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Drop #181 (2023-01-19): What Have You Done For Me Lately?
Warp; sqlite-xsv; WASM in 2023
Today, we take a look at three, lacking a better word, “technologies” that have been covered in previous drops to see what they've brought to the table for 2023.
Warp [GH] — a fresh take on the beloved terminal — was in one of the earliest drops, and keen-eyed readers noticed I didn't mention it in my recent post that included what tech I'm leaning on to do daily work.
I was (and still am) a massive fan of Warp. It truly does re-imagine how we humans interact with a terminal interface. It is as much a breath of fresh air to the CLI as the Arc browser is to the web. (Speaking of which, here's another invite link that expires after five folks use it).
When I poke at new tech, I (usually) stick it on the home “lab” network, which is configured to capture all network traffic passively.
Now, “cloud” functionality is part of Warp's feature set, and one of the cooler aspects of Warp is the ability to share terminal output via HTTP with just a tap. There are other components that require Warp to make API calls to deliver other functionality. But, you can use it “locally” just fine if you don't need the features that require internet access (a terminal — even a re-imagined one — is fairly useless if it requires public internet access to function).
I stopped using Warp in a professional context since I had no real idea what it was doing during all non-user-initiated “phone home” network interactions. The fancy name for this is “telemetry”, and plenty of programs we use collect telemetry. Good ones default to “opt-out” mode and explain what the telemetry is for. Taking a chance that Warp would log all terminal keystrokes in these non-initiated network interactions was not on the menu. Since I wasn't able to use Warp for both work and “play”, it had to be set aside.
This week brought some welcome Warp news: telemetry is now optional. Their blog post is an easy read, so I'll let you poke at it to help you decide if Warp might be something you are willing to put into your daily arsenal. It's still closed-source (they do discuss their FOSS strategy quite a bit in their FAQ). Until one can run their own complete (client + server) Warp environment with visibility into the source, I still can't justify the potential loss of confidentiality in a work context. Tailscale managed to figure this out, so I hope Warp does, too.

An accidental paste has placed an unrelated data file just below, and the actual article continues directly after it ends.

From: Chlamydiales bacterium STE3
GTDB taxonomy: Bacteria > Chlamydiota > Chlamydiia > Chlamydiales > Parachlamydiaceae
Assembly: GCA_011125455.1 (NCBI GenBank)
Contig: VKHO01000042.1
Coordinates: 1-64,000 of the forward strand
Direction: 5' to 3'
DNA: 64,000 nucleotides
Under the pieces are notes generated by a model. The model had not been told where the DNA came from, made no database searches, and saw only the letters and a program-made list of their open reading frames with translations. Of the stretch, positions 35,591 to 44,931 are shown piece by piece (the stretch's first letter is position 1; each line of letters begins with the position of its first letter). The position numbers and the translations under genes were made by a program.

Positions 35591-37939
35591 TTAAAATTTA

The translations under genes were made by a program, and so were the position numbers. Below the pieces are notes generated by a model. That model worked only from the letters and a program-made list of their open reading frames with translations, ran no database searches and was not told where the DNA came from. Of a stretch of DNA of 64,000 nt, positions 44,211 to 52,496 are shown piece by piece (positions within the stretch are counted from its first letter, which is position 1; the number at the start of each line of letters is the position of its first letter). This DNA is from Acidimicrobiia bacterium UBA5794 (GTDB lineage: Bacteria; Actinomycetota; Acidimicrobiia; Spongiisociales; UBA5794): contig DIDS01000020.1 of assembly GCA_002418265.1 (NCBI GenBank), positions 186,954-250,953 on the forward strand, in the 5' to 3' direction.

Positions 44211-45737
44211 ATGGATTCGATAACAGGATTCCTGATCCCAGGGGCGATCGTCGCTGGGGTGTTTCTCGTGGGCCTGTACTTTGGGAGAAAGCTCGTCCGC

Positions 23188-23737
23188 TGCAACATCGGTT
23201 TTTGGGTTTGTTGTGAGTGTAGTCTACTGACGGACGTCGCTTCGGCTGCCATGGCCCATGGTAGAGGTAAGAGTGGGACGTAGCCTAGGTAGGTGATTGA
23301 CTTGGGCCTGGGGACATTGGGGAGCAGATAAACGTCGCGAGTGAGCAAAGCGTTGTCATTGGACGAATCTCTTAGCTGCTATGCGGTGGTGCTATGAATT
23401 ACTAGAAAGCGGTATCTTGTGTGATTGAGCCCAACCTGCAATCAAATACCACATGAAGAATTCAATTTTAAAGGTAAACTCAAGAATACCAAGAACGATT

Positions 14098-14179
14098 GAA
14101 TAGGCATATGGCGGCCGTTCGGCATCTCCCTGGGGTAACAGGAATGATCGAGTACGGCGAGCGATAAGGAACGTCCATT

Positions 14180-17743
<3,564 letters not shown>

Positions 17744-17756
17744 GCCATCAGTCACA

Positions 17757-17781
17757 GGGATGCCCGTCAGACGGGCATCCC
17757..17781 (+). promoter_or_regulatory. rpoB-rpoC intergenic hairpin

Longtime readers will know how much these Drops 💙 SQLite. A big reason for this 💙 is that SQLite supports extensions, so you get to add functionality without bloating up the core framework.
SQLite-xsv is “the fastest CSV SQLite extension, written in Rust”, and it:
enables querying of CSVs, TSVs, and other-SVs as SQLite virtual tables
provides a “reader” interface that lets folks query CSVs from other data sources, such as sqlite-http
has built-in support for querying CSVs with
You can learn more about it in this Observable notebook, which also includes some benchmarks. As the author notes, “sqlite-xsv is not a silver bullet. For analytical queries on CSV files (GROUP BYs, ORDER BYs, etc.), then new-age data tools like DuckDB and DataFusion outperform by a large margin”.
Still, this is a pretty cool/useful extension that is already part of this year's personal toolkit.
WASM in 2023
Frank Denis did a phenomenal job taking a look at (including benchmarks) WASM runtimes in 2023. So much so, that any commentary I add would be narcissistic hubris on my part. If you're WASM-curious, it's worth the time to read.
The Warp devs did more than introduce some pro-privacy options into their flagship product this week. They also went on a deep dive into “what happens when you open a terminal and enter
ls”. It's the “terminal” equivalent of “what happens when your browser makes a web request” and a fun/informative read. ☮